That kind of leadership, for example, is evident in the many ways that Fredrick Douglass rallied support against slavery, gave hope to the enslaved, and provided direct assistance to escaped slaves who sought freedom. Douglass gave compelling speeches that inspired and recruited abolitionists; he published the North Star, a weekly serial that included antislavery speeches, news from recent abolitionist meetings, and editorials; and he helped fugitive slaves who escaped via the “Underground Railroad.” Douglas and his wife Anna offered food, clothing, lodging, and advice to weary fugitives who arrived on the doorstep of his home and office in Rochester, New York. By battling slavery and mobilizing others in so many large and small ways, Douglass pushed and persuaded abolitionists and slaves to overcome their limitations and “do better, harder things.”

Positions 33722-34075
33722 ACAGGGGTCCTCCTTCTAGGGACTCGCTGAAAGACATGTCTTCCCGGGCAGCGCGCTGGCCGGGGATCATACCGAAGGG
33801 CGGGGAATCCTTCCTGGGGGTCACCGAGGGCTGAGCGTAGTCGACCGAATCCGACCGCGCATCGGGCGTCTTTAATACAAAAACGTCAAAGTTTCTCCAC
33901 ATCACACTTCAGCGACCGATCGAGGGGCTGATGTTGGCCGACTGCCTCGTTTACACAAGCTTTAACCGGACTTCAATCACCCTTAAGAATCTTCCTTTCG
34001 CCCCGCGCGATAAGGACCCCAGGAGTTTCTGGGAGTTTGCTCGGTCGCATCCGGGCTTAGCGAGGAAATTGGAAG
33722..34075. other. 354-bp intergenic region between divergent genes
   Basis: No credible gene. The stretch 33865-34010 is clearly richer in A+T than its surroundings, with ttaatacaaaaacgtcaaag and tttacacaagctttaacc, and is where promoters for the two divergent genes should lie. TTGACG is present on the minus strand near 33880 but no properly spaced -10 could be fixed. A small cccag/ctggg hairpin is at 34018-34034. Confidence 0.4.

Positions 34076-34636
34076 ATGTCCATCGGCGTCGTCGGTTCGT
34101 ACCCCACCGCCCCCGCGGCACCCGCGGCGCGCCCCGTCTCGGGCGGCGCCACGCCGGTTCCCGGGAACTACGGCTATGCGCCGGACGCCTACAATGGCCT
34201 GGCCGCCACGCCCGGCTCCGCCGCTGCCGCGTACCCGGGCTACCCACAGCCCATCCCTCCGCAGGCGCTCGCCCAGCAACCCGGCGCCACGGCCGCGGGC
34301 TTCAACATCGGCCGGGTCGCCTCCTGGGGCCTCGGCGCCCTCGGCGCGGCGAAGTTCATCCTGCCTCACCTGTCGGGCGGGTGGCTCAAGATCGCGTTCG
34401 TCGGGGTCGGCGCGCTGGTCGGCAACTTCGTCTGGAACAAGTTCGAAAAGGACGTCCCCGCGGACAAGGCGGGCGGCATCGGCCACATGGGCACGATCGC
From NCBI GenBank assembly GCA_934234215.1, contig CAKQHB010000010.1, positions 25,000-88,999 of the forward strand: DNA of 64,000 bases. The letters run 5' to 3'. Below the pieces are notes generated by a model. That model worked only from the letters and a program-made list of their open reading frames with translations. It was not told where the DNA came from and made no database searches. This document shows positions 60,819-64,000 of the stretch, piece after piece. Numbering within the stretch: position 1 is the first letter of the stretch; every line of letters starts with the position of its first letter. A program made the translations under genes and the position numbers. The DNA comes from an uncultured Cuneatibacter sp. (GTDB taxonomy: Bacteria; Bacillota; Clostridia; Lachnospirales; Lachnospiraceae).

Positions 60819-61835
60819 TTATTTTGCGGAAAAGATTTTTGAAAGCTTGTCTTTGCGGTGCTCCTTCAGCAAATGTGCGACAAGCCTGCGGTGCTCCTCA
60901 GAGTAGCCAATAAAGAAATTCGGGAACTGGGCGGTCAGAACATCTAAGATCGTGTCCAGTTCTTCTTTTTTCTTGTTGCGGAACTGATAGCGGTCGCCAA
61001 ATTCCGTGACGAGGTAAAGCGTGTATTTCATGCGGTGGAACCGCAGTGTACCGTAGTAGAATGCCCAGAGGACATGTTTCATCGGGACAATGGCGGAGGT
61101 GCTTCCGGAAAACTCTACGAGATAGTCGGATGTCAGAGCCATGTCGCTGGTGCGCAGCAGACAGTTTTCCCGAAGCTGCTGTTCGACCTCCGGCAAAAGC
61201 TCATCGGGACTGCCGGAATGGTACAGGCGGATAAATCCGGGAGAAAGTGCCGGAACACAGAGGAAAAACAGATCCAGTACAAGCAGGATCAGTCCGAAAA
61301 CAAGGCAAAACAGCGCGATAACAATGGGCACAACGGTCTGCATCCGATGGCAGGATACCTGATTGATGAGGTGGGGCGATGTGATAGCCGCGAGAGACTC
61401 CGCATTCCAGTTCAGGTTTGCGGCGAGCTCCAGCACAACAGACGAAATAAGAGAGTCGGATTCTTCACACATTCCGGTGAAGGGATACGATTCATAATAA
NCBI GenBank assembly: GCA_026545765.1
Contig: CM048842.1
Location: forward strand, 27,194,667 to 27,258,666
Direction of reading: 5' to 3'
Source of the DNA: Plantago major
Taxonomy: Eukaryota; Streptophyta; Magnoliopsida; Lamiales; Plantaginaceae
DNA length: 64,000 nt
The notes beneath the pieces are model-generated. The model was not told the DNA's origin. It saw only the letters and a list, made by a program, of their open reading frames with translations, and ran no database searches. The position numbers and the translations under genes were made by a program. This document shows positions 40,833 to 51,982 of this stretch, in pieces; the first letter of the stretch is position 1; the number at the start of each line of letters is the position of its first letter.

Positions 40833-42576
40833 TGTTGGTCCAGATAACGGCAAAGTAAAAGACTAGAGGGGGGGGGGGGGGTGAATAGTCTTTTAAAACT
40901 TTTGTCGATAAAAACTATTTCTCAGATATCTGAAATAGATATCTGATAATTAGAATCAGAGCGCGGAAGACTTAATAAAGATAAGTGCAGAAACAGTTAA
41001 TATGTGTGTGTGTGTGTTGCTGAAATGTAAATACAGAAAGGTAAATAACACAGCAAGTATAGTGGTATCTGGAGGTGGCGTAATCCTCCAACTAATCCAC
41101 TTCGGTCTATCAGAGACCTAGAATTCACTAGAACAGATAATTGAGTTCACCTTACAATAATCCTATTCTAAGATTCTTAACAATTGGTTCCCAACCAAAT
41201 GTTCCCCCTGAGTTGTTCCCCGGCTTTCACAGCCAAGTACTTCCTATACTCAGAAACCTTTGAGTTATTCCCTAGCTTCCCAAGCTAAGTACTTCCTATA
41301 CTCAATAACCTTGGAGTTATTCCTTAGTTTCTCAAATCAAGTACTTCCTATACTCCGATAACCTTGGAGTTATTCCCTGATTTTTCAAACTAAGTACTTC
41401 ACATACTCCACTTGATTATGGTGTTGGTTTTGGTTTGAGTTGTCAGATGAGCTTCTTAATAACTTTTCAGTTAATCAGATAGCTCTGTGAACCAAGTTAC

Second, a hallmark of those courageous leaders is that each suffered through stretches where they stepped back, felt defeated, or descended into a state of despair (and in some cases, like Lincoln, probably suffered episodes of clinical depression). Nancy emphasizes that even the best leaders suffer through stretches of self-doubt and exhaustion. Along the way, however, they come to understand how to dampen their flaws and accentuate their strengths — in part, by finding and working with others who can fill the leadership gaps they create, restore their flagging spirits, compensate for their weaknesses, and accentuate their strengths.
In the “cold opening” to the podcast, I ask Nancy, “If you had a magic wand and could change things about modern leaders, what would you pick?” She answers “Pry them open and make them come face-to-face with their own vulnerability.” As I’ve written elsewhere, developing such self-awareness depends on people who will tell you the truth about your missteps and blind spots — and you can listen to and learn from. For example, that’s what Clementine Churchill did for her husband Winston when he was Prime Minister of England during darkest days of World War II.